The manager/owner (didn’t quite work out which) was a lovely guy who spent a bit of time chatting to us and when he found out where we were from and our local, was delighted to be able to tell us that he knew of the Wellington guys from their previous visits and was full of praise for our fair city of Hull as well.  All in all The Cock O’ the North is a highly recommended visit for all you real ale fans out there, heck there is even a camp site out the back if you are mad enough!

We had a good weekend all round really.  We had arrived on the Friday afternoon to stay in the Premier Inn at Halifax.  What a lovely location it was in, right on the canal side and the rooms had their own outside front door, kind of like American motels that you see on TV sometimes, but nicer.  The only drawback was that although it was only 3 or 4 miles away from Hipperholme, the taxis both ways cost just shy of a tenner!  So a bit of false economy with the cheap place to stay really but as it was so nice, we’ll forget that little annoyance.  This picture was taken just outside our front door.  

Canalside Premier Inn
Canalside Premier Inn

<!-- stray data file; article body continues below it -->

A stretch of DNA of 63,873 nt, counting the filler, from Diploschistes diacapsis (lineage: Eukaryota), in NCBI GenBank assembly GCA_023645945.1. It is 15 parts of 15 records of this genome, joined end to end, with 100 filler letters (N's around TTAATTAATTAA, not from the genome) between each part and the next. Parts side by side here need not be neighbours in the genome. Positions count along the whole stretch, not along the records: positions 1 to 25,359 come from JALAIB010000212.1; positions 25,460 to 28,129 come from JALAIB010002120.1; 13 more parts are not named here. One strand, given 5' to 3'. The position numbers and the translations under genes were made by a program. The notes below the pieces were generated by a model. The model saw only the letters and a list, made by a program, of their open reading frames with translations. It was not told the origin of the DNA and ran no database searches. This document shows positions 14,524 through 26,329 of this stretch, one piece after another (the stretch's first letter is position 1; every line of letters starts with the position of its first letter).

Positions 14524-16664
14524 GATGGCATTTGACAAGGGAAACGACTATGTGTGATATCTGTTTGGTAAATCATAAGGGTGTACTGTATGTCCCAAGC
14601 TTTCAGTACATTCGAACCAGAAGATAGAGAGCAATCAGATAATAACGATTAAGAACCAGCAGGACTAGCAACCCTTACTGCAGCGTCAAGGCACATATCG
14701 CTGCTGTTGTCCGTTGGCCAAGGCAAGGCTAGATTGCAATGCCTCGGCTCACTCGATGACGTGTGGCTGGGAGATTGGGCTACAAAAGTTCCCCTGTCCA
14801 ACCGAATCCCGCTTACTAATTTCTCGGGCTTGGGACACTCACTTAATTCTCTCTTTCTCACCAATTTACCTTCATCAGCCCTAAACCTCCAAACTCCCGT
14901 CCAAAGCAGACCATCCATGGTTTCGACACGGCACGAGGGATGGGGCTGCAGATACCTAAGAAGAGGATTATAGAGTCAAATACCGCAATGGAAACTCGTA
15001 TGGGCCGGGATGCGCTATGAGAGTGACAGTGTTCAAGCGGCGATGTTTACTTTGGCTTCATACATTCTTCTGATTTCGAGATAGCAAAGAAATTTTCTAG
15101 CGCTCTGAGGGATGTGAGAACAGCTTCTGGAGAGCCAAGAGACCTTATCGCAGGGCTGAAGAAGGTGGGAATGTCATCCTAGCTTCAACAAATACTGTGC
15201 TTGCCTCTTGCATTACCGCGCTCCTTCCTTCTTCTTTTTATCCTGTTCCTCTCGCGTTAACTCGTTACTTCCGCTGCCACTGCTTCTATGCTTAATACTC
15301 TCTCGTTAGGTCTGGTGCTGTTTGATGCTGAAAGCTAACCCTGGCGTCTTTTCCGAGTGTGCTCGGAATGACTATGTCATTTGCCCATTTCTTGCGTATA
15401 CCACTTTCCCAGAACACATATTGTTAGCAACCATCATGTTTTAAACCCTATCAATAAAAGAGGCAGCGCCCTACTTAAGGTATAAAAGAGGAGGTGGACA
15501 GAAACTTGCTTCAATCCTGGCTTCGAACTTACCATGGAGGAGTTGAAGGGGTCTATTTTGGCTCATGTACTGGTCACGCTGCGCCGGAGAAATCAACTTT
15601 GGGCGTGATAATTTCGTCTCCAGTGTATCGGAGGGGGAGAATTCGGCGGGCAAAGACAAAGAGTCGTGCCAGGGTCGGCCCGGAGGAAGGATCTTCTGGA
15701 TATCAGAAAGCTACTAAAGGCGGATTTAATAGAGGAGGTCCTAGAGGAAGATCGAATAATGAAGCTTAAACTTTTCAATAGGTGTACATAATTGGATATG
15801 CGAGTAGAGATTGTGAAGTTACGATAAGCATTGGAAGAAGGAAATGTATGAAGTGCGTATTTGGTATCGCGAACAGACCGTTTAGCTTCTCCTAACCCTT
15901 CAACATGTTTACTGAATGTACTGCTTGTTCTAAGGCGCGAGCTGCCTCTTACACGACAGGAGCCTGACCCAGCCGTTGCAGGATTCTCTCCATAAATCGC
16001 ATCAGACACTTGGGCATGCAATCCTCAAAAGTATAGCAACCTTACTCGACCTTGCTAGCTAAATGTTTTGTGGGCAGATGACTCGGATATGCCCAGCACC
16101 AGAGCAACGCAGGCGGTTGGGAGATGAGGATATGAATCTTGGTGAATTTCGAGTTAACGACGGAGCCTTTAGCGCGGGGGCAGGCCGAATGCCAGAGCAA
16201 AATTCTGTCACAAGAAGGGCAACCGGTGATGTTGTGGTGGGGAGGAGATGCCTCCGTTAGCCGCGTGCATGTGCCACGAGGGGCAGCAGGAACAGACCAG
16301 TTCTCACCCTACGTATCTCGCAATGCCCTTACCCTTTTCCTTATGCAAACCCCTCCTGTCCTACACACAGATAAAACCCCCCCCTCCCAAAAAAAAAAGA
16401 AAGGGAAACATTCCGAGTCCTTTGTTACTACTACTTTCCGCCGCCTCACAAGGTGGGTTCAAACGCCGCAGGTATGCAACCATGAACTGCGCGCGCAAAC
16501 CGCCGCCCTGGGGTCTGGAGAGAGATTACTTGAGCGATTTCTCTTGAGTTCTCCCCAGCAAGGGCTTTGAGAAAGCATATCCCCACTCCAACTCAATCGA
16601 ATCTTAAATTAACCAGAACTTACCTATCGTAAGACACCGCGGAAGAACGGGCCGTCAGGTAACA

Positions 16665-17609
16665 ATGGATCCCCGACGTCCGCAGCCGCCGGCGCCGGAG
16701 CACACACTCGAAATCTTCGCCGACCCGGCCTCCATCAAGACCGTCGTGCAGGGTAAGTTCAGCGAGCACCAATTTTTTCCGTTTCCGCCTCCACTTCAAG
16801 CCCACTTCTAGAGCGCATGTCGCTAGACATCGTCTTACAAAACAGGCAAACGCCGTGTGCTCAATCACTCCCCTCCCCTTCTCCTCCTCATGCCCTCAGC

On the Saturday, after a hearty breakfast/lunch at the Wetherspoons I had spotted in Halifax town centre the previous night on our way to Hipperholme in the taxi, we decided we would drive home the scenic route rather than the rather dull M62.  I wanted to go to Haworth for a wander up the High Street, I haven’t been for some years and Patrick had never been before.  The weather was so beautiful, one of those gorgeous Autumn days that are sunny and calm, yet really quite chilly.  This is my favourite time of year and weather, as I may have mentioned before, I’m not a sun worshipper in the least.  We enjoyed a meander up and down the High Street, walked through the church yard and I popped into the church hall to have a look at the local craft fair, I was a little sad that I had eaten such a large breakfast because there were some seriously delicious looking homemade cakes.  I was temped to buy a piece for later but it would have ended up all squashed before I got home knowing me.  We then stopped for a cuppa in one of the many tearooms along this delightful, cobbled (and very steep) street and I couldn’t help noticing that there was a poster in the window for their Knit and Knatter group, how very fab to have a knitting group in such a lovely location.  I decided I want to live in Haworth, just so I can go to the Knit and Knatter.